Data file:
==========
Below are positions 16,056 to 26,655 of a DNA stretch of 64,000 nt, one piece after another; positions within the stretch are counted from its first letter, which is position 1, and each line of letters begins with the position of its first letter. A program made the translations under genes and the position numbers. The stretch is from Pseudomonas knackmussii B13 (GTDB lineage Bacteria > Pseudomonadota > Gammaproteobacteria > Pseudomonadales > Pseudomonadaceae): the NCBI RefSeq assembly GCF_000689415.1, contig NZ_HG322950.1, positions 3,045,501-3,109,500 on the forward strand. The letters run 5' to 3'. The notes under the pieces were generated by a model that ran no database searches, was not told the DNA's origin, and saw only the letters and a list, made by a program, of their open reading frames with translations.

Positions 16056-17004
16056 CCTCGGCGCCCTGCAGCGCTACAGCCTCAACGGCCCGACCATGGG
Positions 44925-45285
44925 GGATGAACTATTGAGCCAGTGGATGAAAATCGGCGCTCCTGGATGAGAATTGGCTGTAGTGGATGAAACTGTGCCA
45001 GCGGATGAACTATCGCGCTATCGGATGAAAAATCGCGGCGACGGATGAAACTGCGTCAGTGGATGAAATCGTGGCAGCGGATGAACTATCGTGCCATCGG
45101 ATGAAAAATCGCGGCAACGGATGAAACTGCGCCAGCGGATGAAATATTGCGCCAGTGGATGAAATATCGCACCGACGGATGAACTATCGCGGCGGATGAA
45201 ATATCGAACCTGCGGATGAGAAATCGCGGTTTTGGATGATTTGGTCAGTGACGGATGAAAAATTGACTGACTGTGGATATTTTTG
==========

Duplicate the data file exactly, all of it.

Below are positions 16,056 to 26,655 of a DNA stretch of 64,000 nt, one piece after another; positions within the stretch are counted from its first letter, which is position 1, and each line of letters begins with the position of its first letter. A program made the translations under genes and the position numbers. The stretch is from Pseudomonas knackmussii B13 (GTDB lineage Bacteria > Pseudomonadota > Gammaproteobacteria > Pseudomonadales > Pseudomonadaceae): the NCBI RefSeq assembly GCF_000689415.1, contig NZ_HG322950.1, positions 3,045,501-3,109,500 on the forward strand. The letters run 5' to 3'. The notes under the pieces were generated by a model that ran no database searches, was not told the DNA's origin, and saw only the letters and a list, made by a program, of their open reading frames with translations.

Positions 16056-17004
16056 CCTCGGCGCCCTGCAGCGCTACAGCCTCAACGGCCCGACCATGGG
Positions 44925-45285
44925 GGATGAACTATTGAGCCAGTGGATGAAAATCGGCGCTCCTGGATGAGAATTGGCTGTAGTGGATGAAACTGTGCCA
45001 GCGGATGAACTATCGCGCTATCGGATGAAAAATCGCGGCGACGGATGAAACTGCGTCAGTGGATGAAATCGTGGCAGCGGATGAACTATCGTGCCATCGG
45101 ATGAAAAATCGCGGCAACGGATGAAACTGCGCCAGCGGATGAAATATTGCGCCAGTGGATGAAATATCGCACCGACGGATGAACTATCGCGGCGGATGAA
45201 ATATCGAACCTGCGGATGAGAAATCGCGGTTTTGGATGATTTGGTCAGTGACGGATGAAAAATTGACTGACTGTGGATATTTTTG